The fundraising sector is on track to raise $350 billion globally this year, up from $270 billion last year, said Antoine Dréan, the founder and chairman of Triago, the global placement agent. He noted that the totals are above the $250 billion typically raised by the industry in prior years, although it will still not meet the demand by firms out marketing.
“It’s shaping up as the best year for private equity fundraising since the crisis, but over 2,000 GPs are currently aiming to raise in excess of $800 billion – 2.3 times what is likely to be raised this year,” Dréan said.
The fundraising market has been “steadily improving” year-by-year since 2009, said David Fann, president and CEO of TorreyCove Capital Partners.
“This has been a good fundraising year thus far, although we are uncertain where it ends up,” Fann said.
Figures from Preqin confirm the positive sentiment. The sector this year will likely exceed $400 billion in global fundraising for the first time since 2008, said Tim Friedman, a Preqin spokesman. The Preqin numbers include many different types of funds, including buyout, venture, mezzanine and distressed.
There are currently 2,011 funds in the market, seeking an aggregate $733 billion, Friedman said. This compares to 2008 when there were 1,300 funds on the road, seeking $705 billion. Only $685 billion was raised that year, he said.
The market may be improving but Friedman cautioned that not all firms will have an easy time raising capital.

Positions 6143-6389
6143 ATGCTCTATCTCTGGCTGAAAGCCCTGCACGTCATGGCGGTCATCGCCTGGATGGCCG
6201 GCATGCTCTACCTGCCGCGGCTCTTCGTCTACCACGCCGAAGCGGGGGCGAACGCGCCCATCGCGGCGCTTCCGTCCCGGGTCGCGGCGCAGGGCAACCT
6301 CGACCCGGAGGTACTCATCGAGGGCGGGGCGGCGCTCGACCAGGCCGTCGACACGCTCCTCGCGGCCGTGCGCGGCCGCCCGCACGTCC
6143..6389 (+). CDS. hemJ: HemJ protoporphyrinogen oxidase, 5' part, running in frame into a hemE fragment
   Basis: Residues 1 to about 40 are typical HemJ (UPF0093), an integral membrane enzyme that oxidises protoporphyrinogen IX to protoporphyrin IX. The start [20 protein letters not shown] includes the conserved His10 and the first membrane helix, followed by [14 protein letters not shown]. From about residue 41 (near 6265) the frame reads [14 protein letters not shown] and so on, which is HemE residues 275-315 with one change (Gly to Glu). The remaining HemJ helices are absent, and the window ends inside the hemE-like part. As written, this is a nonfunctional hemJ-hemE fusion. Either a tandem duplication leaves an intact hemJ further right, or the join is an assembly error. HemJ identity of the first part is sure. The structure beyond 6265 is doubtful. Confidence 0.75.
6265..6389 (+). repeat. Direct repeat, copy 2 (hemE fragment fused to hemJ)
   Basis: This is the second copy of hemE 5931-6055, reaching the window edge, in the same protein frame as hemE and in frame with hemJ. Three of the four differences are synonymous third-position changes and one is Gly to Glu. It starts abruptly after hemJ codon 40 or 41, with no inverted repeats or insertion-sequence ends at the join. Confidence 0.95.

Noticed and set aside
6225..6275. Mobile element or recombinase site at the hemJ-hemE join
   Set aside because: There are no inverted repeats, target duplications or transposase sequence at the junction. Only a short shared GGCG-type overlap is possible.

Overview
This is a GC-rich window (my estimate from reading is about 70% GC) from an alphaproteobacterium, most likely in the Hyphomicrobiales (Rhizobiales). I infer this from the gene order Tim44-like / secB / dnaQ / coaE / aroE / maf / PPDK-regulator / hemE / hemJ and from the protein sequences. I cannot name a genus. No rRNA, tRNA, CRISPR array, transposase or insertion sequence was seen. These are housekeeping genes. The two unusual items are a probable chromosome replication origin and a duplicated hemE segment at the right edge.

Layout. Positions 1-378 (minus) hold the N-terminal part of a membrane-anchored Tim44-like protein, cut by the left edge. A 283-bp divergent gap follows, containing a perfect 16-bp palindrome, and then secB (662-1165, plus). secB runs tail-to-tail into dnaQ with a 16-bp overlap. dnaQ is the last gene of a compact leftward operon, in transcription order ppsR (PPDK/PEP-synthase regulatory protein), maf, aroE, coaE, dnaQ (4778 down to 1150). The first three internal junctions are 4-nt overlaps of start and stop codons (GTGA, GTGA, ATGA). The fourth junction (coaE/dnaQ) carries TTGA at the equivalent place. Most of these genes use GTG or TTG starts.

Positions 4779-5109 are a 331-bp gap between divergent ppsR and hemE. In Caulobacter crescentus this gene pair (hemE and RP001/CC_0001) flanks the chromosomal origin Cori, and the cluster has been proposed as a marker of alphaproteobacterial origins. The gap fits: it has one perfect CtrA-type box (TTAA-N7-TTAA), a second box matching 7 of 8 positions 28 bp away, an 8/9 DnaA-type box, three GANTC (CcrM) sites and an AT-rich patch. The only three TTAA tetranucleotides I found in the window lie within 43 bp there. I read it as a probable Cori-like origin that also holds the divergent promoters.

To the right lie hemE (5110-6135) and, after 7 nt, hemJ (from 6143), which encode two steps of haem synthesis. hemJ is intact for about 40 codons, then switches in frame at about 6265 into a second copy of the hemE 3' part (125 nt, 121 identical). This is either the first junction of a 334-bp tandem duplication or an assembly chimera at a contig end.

“We now have more funds seeking more money, and there is clearly less capital to go around from allocators,” he said.
With so many GPs fundraising, many won’t be able to hit their targets and will likely come in below their target, Triago’s Dréan said. Or they may just fail.
“There won’t be money for everyone,” he said.
The industry is still a contrast between the ‘haves’ and ‘have nots,’ Dréan said. Roughly 25% of GPs will have little problem, while the rest will likely face difficulty.
“Fundraising is either rather easy or it’s impossible,” Dréan said. “There’s nothing in between.”
Private equity has already seen the return of large brand name funds, TorreyCove’s Fann said. Advent International closed an $11 billion buyout fund, the largest since 2008, late last year. In May, Warburg Pincus secured $11.2 billion for its latest private equity fund. Silver Lake Partners, in April, collected $10.3 billion for its latest large-cap technology investment pool.
“We are seeing strong traction with some large buyout firms, especially those that have performed well through the cycle,” Fann said.
Photo courtesy of Shutterstock
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